Learning journeys - for effective learning
How do learning journeys work and how should you think to get a really good learning effect? We explain!
What is a learning journey?
And why learning journeys are a natural part of our lives
Think of something you are really good at. Something you know by heart, really good. Whatever it is, you probably did not just learn it overnight. It took both time, repeated training, and patience. Clear instructions, qualified feedback, and a little encouragement were probably required when it felt extra daunting. In other words, a learning journey was required. For us at Promote, it is obvious that all types of learning are seen as a process. Not an event or occasion.
Having the right attitude to learning has never been more important than in today’s changing and fast-moving world. The only ability we know that will always be important is the ability to learn. Therefore, we believe that the best way for an organization to grow is to see learning as a learning journey.
How do learning journeys differ from traditional education?
A learning journey differs from traditional education in how it is designed. Instead of a longer training opportunity, the learning journey is divided into blocks or “modules”. In these modules there is a clear structure for accumulating knowledge before a knowledge component, during and after the component itself. This provides better conditions for those who accumulate the knowledge to prepare, learn, and apply the knowledge in real situations.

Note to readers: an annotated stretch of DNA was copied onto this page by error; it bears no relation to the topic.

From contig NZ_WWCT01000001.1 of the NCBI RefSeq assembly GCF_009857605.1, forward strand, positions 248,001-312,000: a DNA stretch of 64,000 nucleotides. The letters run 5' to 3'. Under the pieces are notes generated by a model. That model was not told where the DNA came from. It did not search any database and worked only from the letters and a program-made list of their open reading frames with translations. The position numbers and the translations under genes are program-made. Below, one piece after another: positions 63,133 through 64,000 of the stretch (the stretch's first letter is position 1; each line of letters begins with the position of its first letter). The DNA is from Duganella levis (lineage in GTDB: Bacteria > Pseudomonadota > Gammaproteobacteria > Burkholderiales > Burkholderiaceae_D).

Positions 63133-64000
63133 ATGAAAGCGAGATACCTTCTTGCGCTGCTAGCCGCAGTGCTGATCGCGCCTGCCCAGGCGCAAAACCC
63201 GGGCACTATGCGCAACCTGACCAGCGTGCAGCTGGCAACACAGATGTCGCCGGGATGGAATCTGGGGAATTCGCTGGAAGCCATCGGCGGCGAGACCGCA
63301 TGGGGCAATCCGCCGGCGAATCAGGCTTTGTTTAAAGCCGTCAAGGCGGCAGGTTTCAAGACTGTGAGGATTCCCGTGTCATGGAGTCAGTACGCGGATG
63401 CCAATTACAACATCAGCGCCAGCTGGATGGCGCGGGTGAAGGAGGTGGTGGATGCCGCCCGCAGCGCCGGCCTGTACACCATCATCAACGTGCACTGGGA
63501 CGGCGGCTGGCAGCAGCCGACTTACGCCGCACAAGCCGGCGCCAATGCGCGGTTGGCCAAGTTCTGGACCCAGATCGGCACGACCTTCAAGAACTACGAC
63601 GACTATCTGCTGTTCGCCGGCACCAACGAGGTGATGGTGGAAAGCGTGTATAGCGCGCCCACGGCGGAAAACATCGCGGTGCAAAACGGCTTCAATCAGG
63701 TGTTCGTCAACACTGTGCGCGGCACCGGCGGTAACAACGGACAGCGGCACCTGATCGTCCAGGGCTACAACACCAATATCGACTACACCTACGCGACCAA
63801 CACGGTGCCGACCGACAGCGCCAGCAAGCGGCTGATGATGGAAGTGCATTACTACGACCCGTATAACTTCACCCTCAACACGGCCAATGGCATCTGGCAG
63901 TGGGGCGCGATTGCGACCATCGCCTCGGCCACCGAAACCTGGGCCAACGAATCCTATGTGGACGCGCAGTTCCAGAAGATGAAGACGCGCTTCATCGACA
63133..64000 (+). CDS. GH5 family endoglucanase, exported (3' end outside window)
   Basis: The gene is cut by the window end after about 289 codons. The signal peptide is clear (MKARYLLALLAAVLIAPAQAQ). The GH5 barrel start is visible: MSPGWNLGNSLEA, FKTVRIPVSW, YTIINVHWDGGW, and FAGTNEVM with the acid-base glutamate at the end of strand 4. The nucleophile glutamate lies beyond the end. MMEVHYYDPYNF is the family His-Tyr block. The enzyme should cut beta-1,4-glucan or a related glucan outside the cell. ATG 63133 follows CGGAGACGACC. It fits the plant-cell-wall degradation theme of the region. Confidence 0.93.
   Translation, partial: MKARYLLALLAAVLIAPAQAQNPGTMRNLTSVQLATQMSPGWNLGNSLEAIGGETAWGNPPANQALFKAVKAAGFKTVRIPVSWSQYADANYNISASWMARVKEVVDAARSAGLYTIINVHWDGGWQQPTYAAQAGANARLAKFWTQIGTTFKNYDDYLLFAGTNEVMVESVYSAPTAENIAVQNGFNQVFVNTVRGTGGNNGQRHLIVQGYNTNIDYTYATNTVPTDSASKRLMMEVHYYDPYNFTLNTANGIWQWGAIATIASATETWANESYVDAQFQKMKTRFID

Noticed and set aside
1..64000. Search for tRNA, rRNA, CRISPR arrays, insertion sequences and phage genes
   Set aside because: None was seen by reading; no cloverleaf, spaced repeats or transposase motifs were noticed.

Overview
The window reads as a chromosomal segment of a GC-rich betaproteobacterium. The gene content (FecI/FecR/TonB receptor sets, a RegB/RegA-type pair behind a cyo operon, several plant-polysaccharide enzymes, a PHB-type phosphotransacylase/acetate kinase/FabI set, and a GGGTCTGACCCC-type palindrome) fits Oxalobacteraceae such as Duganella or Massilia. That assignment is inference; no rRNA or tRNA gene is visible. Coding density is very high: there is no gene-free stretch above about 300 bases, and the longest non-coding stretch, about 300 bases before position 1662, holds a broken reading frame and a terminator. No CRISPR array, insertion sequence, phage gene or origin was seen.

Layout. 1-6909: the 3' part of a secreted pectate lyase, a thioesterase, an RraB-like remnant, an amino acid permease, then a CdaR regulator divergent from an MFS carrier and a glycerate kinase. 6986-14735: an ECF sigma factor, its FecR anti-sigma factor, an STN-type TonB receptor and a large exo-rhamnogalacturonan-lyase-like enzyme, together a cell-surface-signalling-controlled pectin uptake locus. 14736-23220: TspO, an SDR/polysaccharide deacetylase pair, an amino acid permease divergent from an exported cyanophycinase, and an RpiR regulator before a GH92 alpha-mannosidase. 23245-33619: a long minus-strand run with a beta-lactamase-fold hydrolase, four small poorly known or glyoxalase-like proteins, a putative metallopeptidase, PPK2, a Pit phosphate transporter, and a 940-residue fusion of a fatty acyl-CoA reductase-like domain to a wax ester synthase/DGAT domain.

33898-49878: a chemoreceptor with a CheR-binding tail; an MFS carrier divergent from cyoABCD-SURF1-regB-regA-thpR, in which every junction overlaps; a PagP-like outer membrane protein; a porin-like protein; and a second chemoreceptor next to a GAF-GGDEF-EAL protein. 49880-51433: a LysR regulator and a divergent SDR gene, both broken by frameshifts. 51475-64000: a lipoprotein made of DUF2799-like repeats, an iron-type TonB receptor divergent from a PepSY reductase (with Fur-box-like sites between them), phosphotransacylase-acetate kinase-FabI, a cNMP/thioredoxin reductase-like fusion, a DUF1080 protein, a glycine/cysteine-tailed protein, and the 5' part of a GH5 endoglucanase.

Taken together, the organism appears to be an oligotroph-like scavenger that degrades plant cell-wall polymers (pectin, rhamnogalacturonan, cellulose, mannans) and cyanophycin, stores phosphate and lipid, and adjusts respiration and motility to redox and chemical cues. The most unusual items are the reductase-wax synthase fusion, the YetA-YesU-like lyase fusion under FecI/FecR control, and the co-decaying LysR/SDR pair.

Learning journeys is for the modern company
Learning trips are suitable for you who want to deliver a mix of educations that are physical and digital. You save on the time the participant needs to be away from their workplace, the costs of travel and logistics. A learning journey is easy to scale up, adapt along the journey and costs no more than traditional learning. By combining learning trips and Promote’s learning platform, you get a lasting change that drives results towards your set goals.
What is the difference between modern and traditional education?
Aim: Learning and acquisition of knowledge
When: As few occasions as possible
How: Most take place in a classroom
Relevance: General relevance for the target group
Objective: Results in the work through the application of knowledge
When: Apprenticeships, extended over a longer period of time
How: Blended-learning (online and classroom)
Relevance: Specific relevance for the participant